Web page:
College computer science enrollment skyrockets
October 22, 1998
by Bronwyn Fryer
(IDG) -- Mike Clancy, a senior lecturer in the computer science department at the University of California at Berkeley, is facing a serious information technology skills shortage. And it's a shortage every bit as dire as the highly publicized one facing corporate managers across the U.S.
Clancy coordinates lower-division undergraduate courses for the computer science department. And he simply can't find enough graduate-student assistants. He desperately needs them to help teach the huge influx of students currently entering the computer science and engineering programs.
"Our enrollments are higher than ever," Clancy says. "It's very difficult to hire teaching assistants for all the students who need attention."
And when the graduate students are found, it's equally difficult to hang on to them, Clancy explains. Just last year, a mediocre student who worked at the department as a $9-per-hour tutor got another job as an on-campus systems manager -- to the far-sweeter tune of $27 per hour.
Clancy's dilemma is being repeated on campuses nationwide as the flood of students enrolling in computer science, electrical engineering and IT courses keeps rising. The trend of declining enrollments that began in the early 1980s and continued into the early 1990s has reversed itself -- with a vengeance.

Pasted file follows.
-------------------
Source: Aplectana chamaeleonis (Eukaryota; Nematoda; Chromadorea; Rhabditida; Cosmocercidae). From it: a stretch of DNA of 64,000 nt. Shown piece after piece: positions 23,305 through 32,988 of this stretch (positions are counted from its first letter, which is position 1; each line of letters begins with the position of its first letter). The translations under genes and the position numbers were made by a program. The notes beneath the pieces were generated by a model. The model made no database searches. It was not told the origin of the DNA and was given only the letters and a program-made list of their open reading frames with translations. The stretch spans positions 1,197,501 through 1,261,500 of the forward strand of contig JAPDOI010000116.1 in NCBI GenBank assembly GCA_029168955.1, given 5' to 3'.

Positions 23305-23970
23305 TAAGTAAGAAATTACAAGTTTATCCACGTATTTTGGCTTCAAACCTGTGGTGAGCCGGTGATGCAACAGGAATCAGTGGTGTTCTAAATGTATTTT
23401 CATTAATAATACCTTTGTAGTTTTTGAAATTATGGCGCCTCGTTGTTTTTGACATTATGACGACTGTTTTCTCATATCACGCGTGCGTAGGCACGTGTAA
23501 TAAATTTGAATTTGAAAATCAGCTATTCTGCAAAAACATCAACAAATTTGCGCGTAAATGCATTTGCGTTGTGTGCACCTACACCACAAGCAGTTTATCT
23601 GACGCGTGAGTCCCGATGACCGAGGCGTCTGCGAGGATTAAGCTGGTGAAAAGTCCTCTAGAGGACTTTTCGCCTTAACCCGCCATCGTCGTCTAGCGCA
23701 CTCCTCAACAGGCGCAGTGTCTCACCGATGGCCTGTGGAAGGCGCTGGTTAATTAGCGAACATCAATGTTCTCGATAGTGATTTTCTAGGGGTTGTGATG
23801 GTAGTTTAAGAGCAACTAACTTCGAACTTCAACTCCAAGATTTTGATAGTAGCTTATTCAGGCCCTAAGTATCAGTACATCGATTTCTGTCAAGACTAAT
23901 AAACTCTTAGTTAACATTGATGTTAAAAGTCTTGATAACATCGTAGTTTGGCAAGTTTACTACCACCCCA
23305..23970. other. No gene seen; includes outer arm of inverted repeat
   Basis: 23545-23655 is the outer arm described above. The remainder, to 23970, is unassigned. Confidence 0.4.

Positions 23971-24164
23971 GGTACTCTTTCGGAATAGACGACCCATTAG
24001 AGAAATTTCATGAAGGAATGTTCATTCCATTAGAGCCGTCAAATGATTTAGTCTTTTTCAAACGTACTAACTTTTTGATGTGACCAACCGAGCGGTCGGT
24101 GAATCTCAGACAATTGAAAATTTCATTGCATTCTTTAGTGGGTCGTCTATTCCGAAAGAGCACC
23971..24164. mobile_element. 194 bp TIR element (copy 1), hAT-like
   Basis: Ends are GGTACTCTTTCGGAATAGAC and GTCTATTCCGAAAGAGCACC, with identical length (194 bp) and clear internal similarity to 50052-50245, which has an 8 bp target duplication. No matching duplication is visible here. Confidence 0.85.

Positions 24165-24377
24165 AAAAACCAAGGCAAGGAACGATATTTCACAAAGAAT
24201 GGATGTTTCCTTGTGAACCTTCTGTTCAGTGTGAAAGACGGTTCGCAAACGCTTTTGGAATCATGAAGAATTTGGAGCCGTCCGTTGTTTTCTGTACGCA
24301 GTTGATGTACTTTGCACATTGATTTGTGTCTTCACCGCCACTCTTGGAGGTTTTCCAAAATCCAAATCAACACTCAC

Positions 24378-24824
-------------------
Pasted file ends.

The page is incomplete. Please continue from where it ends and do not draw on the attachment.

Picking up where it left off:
Today, campuses are reporting skyrocketing enrollments in virtually all computer-related fields. Many schools have reported increases in IT enrollments by 40% or more within two years. Some say their enrollments are doubling. And schools such as Berkeley are seeing a critical shortage of qualified teachers.
Eleanor Jordan, information systems chair of the Department of Management Science and Information at the University of Texas at Austin, says enrollment in computer science and management IT programs at the university have nearly doubled in the past two years. The reason: the publicity surrounding the large number of job vacancies and high salaries.
"Students see these as exciting fields where there are lots of jobs and they can make a lot of money," Jordan says. Like Berkeley, the University of Texas recently has struggled with staffing issues in the IT programs. "We can't grow the tenure track fast enough," Jordan says.
A healthy student body?
Although the quantity of students is up, the quality may be down
Does increased enrollments mean that hiring organizations should breathe a collective sigh of relief? Not quite yet. Even as the number of students enrolling in computer-related courses increases, the quality of students enrolling appears to be declining.